Having a child who is constipated can be stressful. It is often hard to know what to do. Constipation can cause your child to have stomach pain, bloating, gas, poor appetite and crankiness. Depending on how long your child has been constipated, there are different ways to help. Read on to learn more about what to do if your child is constipated.
What is constipation?
Constipation is when your child does not have bowel movements regularly. When they do not have a bowel movement, it is often dry, hard, difficult to pass and may be painful. Regular bowel movements for a child can vary. The bowel movements should be soft and easy to pass.
What causes constipation in children?
There are many different reasons why children become constipated. Some reasons may include:
- Not enough fibre or fluids
- Not enough physical activity
- Changes in toilet routines (for example, when going on vacation)
- Not going to the washroom when your child has the urge
- Not enough time to go to the bathroom
- Holding stool in because of pain during a bowel movement
- Not using laxatives properly
- Some medications or supplements
- Higher stress levels
The most common cause of constipation in children is holding stool in because of pain during a bowel movement.
How is constipation in children treated?
Acute constipation is when your child has not had regular bowel movements in the last 2 weeks.
Treatment: Follow Canada’s Food Guide and add more fibre and fluids to your child’s diet. Consider reaching out to a dietitian for guidance and monitoring.
It is also important to set up a regular toilet routine. Encourage your child to sit on the toilet after meals. Allow enough time on the toilet and do not rush.
Chronic constipation is when your child has not had regular bowel movements for more than 8 weeks. About a third of children with acute constipation will develop chronic constipation. The most common reason why children get chronic constipation is because it is painful to have a bowel movement. Children will hold their stool in to avoid the pain of a bowel movement.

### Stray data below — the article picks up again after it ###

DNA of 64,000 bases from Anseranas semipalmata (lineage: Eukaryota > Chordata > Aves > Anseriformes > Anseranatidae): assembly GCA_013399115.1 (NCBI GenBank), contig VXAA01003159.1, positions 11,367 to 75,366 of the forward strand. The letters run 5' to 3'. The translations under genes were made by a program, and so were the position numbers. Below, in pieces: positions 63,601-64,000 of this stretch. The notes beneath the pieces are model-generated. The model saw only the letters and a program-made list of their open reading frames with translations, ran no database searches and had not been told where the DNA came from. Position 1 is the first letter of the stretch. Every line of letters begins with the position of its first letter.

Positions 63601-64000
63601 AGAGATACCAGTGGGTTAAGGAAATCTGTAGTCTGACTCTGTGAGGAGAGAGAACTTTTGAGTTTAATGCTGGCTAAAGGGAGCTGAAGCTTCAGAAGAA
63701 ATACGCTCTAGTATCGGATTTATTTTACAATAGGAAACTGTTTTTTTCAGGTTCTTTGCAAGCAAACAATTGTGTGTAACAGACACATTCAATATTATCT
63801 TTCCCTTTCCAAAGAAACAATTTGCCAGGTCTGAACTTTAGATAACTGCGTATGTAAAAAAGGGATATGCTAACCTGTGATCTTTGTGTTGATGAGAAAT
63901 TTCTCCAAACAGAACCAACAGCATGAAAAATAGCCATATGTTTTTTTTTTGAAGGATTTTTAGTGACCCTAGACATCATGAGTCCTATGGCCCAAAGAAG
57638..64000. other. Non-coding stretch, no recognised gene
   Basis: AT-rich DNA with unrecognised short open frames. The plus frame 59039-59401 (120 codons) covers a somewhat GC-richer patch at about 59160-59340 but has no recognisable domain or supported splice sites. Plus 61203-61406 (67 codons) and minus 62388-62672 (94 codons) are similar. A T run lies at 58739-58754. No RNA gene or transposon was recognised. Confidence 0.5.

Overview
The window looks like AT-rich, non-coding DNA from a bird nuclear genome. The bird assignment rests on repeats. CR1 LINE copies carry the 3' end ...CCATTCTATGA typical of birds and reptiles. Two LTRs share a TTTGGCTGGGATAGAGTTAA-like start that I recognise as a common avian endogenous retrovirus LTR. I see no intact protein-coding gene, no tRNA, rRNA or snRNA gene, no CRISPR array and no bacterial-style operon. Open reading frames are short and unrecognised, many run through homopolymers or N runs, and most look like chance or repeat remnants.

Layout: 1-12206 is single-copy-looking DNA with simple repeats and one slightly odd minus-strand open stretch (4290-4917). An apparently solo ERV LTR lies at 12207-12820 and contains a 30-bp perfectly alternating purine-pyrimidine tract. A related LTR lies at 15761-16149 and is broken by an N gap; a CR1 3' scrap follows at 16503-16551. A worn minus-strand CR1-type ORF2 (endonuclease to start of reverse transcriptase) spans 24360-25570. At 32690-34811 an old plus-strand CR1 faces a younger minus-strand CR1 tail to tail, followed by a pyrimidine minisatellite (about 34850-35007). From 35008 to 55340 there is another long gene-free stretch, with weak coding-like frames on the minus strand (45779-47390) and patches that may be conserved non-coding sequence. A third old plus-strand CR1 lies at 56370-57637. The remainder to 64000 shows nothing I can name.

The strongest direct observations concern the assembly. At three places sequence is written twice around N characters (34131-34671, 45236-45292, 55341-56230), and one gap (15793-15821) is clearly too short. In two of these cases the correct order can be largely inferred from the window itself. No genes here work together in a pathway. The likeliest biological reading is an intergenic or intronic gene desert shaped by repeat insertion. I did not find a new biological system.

Treatment: See your child’s doctor. The doctor will likely:
- Prescribe laxatives
- Suggest your child sit on the toilet at the same time each day to set a routine
- Suggest you write in a diary when your child has a bowel movement
- Review your child’s diet or recommend you see a dietitian for personalized dietary advice
Chronic constipation requires medical treatment. Diet changes alone will not likely fix the problem. In some cases, your doctor may suggest seeing a specialist if there is a need.
Tips to increase fibre in your child's diet
Try the tips below to add fibre to your child’s diet:
- Choose whole vegetables and fruit instead of juice
- Add fresh or frozen berries to cereal and yogurt like in this fun and tasty yogurt banana split
- Choose whole grain breads that have at least 2 grams of fibre per slice
- Use high fibre cereal like bran with at least 4 grams of fibre per serving
- Add dried fruits to yogurt, salads and homemade muffins like in this apple cinnamon oatmeal muffin
- Add lentils or beans to soups, casseroles and salads like in this fresh black bean and couscous salad
Children should get extra fibre from foods only. Fibre supplements should only be given if recommended by your dietitian or health care provider.